For dozens of animal species living in the American Southwest, the world has been, for decades, a dangerous place. Some of these species, like say, the Rio Grande silvery minnow, are so small and inconspicuous, that most humans would never miss them if they went extinct.
This, of course, says more about the obliviousness of many humans than about the importance of the endangered mini-fish. Like the bones in the famous spiritual song, in the complex reality of the Rio Grande eco-system, the survival of a series of animals and plants are connected.
Remove one link in a biological chain and both the beauty and the utility of the whole environment can disappear.
Not just scientists, but residents of the Navajo Reservation in New Mexico and Arizona have noted the effects of climate change. Higher temperatures and lower rainfall amounts have combined to increase the frequency of dust storms and the eradication of sacred springs, medicinal plants, and iconic animals.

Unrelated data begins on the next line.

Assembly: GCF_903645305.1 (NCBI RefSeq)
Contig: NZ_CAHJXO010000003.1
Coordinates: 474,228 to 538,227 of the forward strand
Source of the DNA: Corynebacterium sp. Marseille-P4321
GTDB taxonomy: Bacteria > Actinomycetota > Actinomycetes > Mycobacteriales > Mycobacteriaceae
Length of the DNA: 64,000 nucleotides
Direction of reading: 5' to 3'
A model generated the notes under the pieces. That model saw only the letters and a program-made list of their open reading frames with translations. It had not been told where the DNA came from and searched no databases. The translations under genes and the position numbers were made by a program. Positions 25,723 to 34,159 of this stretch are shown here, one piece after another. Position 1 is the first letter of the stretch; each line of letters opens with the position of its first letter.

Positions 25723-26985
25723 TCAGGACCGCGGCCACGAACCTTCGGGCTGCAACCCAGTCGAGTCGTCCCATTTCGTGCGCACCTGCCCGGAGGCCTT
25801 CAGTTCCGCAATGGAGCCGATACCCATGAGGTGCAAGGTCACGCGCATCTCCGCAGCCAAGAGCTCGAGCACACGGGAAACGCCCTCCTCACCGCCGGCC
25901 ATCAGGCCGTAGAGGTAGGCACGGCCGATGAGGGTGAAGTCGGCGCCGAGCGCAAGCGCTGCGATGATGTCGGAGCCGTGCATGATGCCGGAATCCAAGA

Measured populations of deer, rabbits and prairie dogs are in steep decline. Most meteorologists and ecologists believe things will only get worse in the already arid areas on both sides of the US-Mexico border.
And that’s without the impact of President Donald Trump’s promised “beautiful wall.” Many natural scientists believe the wall could kill off or put into permanent decline some of the region’s biggest, and most beautiful animals, plants and eco-systems, whose absence, unlike that of the silvery minnow, would be widely noticed. Examples: the big and beautiful cat called the jaguar, the smaller but similarly beautiful ocelot, and the already on-the-edge of extinction, Mexican Grey Wolf.
Bryan Bird, Southwest Program Director with Defenders of Wildlife, has spent 23 years working on wildlife conservation from protecting and restoring public lands to preserving wilderness and biodiversity across the Southwest. Bryan directs Defenders’ efforts to protect imperiled wildlife, maintain and enhance vital wildlife habitat for imperiled species, such as Mexican gray wolves, jaguars, desert tortoises and California condors, in the face of a changing climate, drought, and increasing development. Bryan has expertise in conservation of forests, riparian ecosystems and rare species habitats. He has worked to restore Mexican gray wolves in the Sky Islands-Greater Gila Bioregion of New Mexico and Arizona for over a decade. Bryan holds a M.S. in Biology from New Mexico State University and a B.S. in Biology, from the University of Colorado, Boulder.